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Trump, aides say Swedish comment was about crime, not terror

President Donald Trump speaks at the Boeing South

President Donald Trump speaks at the Boeing South Carolina facility in North Charleston, S.C., Friday, Feb. 17, 2017. Photo Credit: AP

President Donald Trump and his aides sought Sunday to recast remarks he made at a weekend rally widely perceived to suggest an attack occurred Friday night in Sweden, although that country’s officials said they were unaware of any “terror-linked major incidents” at that time.

“My statement as to what’s happening in Sweden was in reference to a story that was broadcast on @FoxNews concerning immigrants & Sweden,” Trump tweeted Sunday evening.

White House spokeswoman Sarah Sanders clarified to reporters in Palm Beach, Florida, that the president was talking “about rising crime and recent incidents in general,” not a specific incident, after watching a news report.

During a rally Saturday in Melbourne, Florida, Trump referred to several countries that have taken in a disproportionate number of refugees and that have recently been struck by attacks.

“We’ve got to keep our country safe. You look at what’s happening in Germany. You look at what’s happening last night in Sweden. Sweden, who would believe this?” he said.

Trump went on to refer to Paris, Nice and Brussels, cities where attacks occurred in the past two years.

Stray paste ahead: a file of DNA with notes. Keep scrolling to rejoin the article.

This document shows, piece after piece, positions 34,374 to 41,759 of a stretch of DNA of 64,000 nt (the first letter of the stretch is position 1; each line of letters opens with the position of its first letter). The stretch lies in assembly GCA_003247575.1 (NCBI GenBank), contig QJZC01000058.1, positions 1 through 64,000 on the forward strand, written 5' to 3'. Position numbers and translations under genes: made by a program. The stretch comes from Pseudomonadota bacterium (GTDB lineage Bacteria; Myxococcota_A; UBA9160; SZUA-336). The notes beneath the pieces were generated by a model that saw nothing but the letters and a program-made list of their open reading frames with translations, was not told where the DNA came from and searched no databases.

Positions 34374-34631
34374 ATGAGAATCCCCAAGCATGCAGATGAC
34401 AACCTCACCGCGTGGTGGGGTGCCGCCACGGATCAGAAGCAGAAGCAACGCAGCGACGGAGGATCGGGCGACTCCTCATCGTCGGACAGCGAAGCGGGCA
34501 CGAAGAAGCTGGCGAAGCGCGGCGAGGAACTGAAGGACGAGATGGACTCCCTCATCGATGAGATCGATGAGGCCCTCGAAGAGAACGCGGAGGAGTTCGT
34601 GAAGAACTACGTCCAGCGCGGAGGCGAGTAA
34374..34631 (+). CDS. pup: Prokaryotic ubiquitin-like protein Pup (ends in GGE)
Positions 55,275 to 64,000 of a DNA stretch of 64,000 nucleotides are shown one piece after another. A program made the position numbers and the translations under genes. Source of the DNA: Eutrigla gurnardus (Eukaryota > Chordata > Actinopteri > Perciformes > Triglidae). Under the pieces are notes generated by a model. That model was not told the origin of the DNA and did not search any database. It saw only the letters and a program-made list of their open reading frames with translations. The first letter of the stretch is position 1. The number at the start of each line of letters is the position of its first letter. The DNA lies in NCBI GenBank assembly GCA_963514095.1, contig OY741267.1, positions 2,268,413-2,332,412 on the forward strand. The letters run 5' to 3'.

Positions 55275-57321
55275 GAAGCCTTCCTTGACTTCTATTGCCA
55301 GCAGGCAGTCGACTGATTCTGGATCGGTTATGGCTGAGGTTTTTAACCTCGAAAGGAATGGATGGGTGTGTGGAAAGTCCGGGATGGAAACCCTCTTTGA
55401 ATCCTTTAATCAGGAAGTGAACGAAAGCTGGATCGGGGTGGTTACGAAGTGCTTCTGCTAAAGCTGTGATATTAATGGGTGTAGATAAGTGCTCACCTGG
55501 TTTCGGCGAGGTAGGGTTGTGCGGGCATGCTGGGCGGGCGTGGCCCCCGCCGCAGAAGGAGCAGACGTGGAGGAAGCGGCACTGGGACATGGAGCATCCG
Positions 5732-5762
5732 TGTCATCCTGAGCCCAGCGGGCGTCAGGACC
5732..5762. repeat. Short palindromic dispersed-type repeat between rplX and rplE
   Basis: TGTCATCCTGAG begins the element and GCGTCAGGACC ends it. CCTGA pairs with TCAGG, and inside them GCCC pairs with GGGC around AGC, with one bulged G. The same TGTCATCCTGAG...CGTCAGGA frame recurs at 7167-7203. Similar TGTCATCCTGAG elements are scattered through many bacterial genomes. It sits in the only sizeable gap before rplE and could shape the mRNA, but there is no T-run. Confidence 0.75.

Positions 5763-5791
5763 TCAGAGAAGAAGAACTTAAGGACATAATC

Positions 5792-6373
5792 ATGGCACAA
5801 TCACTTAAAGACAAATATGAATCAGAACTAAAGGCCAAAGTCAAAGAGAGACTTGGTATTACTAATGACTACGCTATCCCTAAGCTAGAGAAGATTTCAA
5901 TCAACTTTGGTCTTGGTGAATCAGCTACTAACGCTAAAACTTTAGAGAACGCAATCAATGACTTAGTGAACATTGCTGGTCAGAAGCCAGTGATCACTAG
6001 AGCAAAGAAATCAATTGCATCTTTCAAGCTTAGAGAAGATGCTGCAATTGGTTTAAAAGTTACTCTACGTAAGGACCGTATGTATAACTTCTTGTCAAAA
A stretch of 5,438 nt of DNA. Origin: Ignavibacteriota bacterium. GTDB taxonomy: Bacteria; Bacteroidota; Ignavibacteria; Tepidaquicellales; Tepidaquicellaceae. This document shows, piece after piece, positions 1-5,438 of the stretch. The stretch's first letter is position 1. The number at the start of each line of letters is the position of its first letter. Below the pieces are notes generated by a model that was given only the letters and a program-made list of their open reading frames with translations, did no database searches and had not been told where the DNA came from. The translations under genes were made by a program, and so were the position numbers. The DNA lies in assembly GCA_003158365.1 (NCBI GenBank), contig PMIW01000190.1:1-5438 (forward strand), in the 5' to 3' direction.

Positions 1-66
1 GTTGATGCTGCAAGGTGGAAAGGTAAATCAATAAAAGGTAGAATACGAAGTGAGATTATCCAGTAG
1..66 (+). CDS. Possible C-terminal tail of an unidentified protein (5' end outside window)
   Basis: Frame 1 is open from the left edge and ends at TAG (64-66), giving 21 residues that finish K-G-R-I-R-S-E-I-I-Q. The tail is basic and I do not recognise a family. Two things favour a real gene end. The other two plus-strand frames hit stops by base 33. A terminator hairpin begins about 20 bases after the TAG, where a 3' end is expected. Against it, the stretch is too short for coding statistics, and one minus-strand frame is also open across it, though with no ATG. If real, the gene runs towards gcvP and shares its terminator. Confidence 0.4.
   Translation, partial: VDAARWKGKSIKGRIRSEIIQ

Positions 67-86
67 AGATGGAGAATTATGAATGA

A spokeswoman for the Swedish Foreign Ministry told The Associated Press on Sunday that authorities were not aware of any “terror-linked major incidents” that occurred Friday night in Sweden. According to the spokeswoman, the Swedish embassy in Washington has asked the U.S. State Department to clarify Trump’s remarks.

“Sweden? Terror attack? What has he been smoking? Questions abound,” former Swedish Prime Minister Carl Bildt wrote on Twitter.

The White House already faced criticism this month after it included an incident in the Swedish city of Malmö o its list of allegedly underreported attacks. In October, arson caused smoke damage at an Iraqi community center in Malmö. A judge, however, decided that there was no evidence for treating the incident as a “terror attack” — months before the White House released the list that referred to the incident.

Although Sweden views itself as increasingly isolated in regard to its pro-immigration stance, the country found widespread cross-European support on social media Sunday. “Dear @realDonaldTrump,” Alexander Stubb, the former prime minister of Finland tweeted. “Sweden is immigration friendly, international & liberal. One of the most prosperous, richest, safest places on earth.”

With The Washington Post

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